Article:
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Theosophical Encyclopedia

Druze

(Druse; Anglicized forms of Arabic Durüz). The name of a community of hill people that live in Southern Lebanon, Syria and Israel. The outstanding feature of these people has been their ability to preserve their closed culture and religious beliefs for a thousand years; never big in number (probably about 250,000), they have survived the Crusades and local persecution.

The Druzes permit no intermarriage or conversion to other faiths, nor do they admit any who are not born into the community. Most commentators suggest that the religion was first taught in Cairo, about 1017 CE, by a tribal chief named Hamza ibn ‘Ali ibn Ahmad and a follower named Darazi, from whom the Druzes derived their name. The Druzes believe that al-Hakim, as he was called, did not die, but vanished, and will one day return to begin a new golden age.

The Druze religion is kept secret from all outsiders and detailed descriptions are not available, but it appears that they have close affinity with early Gnosticism and teach reincarnation.

Helena P. Blavatsky is not in agreement with scholars’ accounts of the origin of the Druze religion. In an article, Lamas and Druses (CWIII:175-89) she maintains that al-Hakim was not the founder of the Druze religion, but that they are the descendants of, and a mixture of, Kurds, Mardi-Arabs, and other tribes. She writes that they are a mixture of mystics of all nations and reaffirms the close and impenetrable wall of secrecy which has always protected the rites and scriptures of these people. Blavatsky considers that the Druzes are the last survivors of the archaic Wisdom-Religion which is practical mysticism of which branches have come into existence, such as Kabalism, Theosophy and Occultism.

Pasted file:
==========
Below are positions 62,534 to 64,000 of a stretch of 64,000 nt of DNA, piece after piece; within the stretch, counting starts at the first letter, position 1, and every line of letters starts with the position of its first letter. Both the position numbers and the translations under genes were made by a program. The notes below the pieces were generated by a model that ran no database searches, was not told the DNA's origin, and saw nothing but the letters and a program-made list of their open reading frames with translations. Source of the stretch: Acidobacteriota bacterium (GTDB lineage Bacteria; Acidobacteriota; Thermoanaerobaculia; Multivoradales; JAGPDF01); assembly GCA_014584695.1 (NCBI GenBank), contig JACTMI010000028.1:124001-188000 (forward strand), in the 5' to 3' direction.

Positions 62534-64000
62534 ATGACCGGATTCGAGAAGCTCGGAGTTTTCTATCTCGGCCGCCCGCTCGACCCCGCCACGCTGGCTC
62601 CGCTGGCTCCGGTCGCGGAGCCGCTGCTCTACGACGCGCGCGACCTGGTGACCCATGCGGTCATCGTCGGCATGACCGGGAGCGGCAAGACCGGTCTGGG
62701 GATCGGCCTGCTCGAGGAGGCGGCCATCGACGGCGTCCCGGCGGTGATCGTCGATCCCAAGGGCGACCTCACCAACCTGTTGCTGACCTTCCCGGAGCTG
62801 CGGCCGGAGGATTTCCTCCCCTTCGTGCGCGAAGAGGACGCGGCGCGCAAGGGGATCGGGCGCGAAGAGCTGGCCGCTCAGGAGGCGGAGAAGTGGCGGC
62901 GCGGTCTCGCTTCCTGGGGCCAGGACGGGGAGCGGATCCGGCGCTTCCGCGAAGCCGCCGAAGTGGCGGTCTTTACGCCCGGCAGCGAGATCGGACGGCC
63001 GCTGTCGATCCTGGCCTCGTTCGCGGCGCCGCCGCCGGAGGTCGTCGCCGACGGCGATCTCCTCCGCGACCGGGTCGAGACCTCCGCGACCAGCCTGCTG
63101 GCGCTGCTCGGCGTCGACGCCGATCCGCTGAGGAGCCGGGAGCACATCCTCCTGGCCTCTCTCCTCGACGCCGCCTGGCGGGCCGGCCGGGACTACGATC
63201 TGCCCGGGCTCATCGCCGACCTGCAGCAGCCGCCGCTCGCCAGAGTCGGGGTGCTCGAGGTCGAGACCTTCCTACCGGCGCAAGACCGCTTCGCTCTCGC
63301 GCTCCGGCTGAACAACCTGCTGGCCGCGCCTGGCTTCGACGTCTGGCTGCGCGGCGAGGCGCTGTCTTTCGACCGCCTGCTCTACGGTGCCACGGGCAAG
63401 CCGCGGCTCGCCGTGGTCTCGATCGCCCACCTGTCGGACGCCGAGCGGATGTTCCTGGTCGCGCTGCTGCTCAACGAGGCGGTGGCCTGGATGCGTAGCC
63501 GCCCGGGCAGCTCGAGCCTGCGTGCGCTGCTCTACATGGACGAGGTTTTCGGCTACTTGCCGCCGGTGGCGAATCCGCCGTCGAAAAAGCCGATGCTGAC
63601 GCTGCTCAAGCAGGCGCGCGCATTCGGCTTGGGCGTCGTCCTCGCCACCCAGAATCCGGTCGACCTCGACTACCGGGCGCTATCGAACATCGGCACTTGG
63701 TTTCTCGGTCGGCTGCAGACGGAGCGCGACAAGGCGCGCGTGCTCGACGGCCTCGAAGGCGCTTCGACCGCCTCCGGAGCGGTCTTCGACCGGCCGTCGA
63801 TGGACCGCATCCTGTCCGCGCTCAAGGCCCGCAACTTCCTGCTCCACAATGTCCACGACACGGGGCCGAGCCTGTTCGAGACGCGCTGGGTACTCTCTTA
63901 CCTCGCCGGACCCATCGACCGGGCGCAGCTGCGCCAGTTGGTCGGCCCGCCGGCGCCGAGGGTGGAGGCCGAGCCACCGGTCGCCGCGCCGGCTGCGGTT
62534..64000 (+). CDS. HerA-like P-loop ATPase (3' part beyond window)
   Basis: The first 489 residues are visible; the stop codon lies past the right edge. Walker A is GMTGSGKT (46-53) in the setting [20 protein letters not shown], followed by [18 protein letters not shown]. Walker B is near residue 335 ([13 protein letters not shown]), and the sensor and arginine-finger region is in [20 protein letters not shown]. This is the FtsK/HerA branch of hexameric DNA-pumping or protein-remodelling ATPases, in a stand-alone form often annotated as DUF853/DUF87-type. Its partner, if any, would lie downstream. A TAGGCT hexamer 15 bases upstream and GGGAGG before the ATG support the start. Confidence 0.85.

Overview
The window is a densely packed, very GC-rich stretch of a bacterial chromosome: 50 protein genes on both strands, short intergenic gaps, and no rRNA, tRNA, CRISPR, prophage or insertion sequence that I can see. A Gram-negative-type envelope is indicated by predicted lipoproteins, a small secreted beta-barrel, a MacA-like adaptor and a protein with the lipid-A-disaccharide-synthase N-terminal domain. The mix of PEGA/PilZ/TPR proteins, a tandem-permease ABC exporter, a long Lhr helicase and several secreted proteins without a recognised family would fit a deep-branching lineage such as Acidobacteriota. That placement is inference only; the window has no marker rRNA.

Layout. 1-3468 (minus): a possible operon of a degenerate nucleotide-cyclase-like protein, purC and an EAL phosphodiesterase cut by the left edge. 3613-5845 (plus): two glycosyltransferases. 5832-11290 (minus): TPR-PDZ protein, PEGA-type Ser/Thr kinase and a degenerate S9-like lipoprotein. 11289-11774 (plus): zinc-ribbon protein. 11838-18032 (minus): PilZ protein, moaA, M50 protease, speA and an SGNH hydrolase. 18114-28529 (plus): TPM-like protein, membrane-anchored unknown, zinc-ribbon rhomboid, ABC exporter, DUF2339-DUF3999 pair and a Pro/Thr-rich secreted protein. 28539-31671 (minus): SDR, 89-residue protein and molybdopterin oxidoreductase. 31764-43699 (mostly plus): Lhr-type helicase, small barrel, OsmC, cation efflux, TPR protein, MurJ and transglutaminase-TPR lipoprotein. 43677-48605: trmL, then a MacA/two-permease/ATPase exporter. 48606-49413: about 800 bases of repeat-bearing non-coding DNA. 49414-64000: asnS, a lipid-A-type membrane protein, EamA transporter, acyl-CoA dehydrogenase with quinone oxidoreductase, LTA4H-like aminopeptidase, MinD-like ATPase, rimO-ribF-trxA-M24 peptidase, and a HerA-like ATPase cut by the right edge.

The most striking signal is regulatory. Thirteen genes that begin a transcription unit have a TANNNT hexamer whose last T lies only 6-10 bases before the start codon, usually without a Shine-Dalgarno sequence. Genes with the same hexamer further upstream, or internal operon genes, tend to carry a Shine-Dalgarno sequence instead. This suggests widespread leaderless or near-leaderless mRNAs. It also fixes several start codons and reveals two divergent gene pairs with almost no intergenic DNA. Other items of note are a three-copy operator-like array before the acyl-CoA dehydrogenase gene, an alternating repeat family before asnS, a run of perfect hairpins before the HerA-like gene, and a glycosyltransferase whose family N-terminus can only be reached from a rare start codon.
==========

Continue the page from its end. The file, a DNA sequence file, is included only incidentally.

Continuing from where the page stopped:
In the article quoted, Blavatsky writes that in the mystical system of the Druzes there are five “messengers” or interpreters of the “Word of the Supreme Wisdom” who are equivalent to the five chief BODHISATTVAS each of whom is the bodily temple of the spirit of one of the five Buddhas. She gives the names of these messengers as:

  1. H’amza, or al-Hamma, spiritual wisdom; considered as the Messiah, through whom speaks Incarnate Wisdom.
  2. Ismail or al-Tamimi, universal soul; he prepares the Druzes before their initiation to receive “Wisdom.”
  3. Mohammed, the Word, whose duty is to watch over the behavior and necessities of the brethren — a kind of Bishop.
  4. Salama, or the “Preceding,” called the “Right Wing.”
  5. Mokshatana Boha-eddin, or “The Following,” named the “Left Wing.”

Above these messengers are ten Incarnates of the supreme wisdom, the last of whom is to return at the end of the cycle.

According to Blavatsky, there is no room in the Druze system for a personal deity, unless a portion of the divine impersonal and abstract wisdom incarnates itself in a mortal individual.

Blavatsky does not quote her sources for the fairly detailed information she includes in the above mentioned article, to which the reader is referred. It is worth mentioning that sufficient is known about Blavatsky’s background to suggest that during her extensive travels she might well have had close contact with members of the Druze community.

P.S.H.

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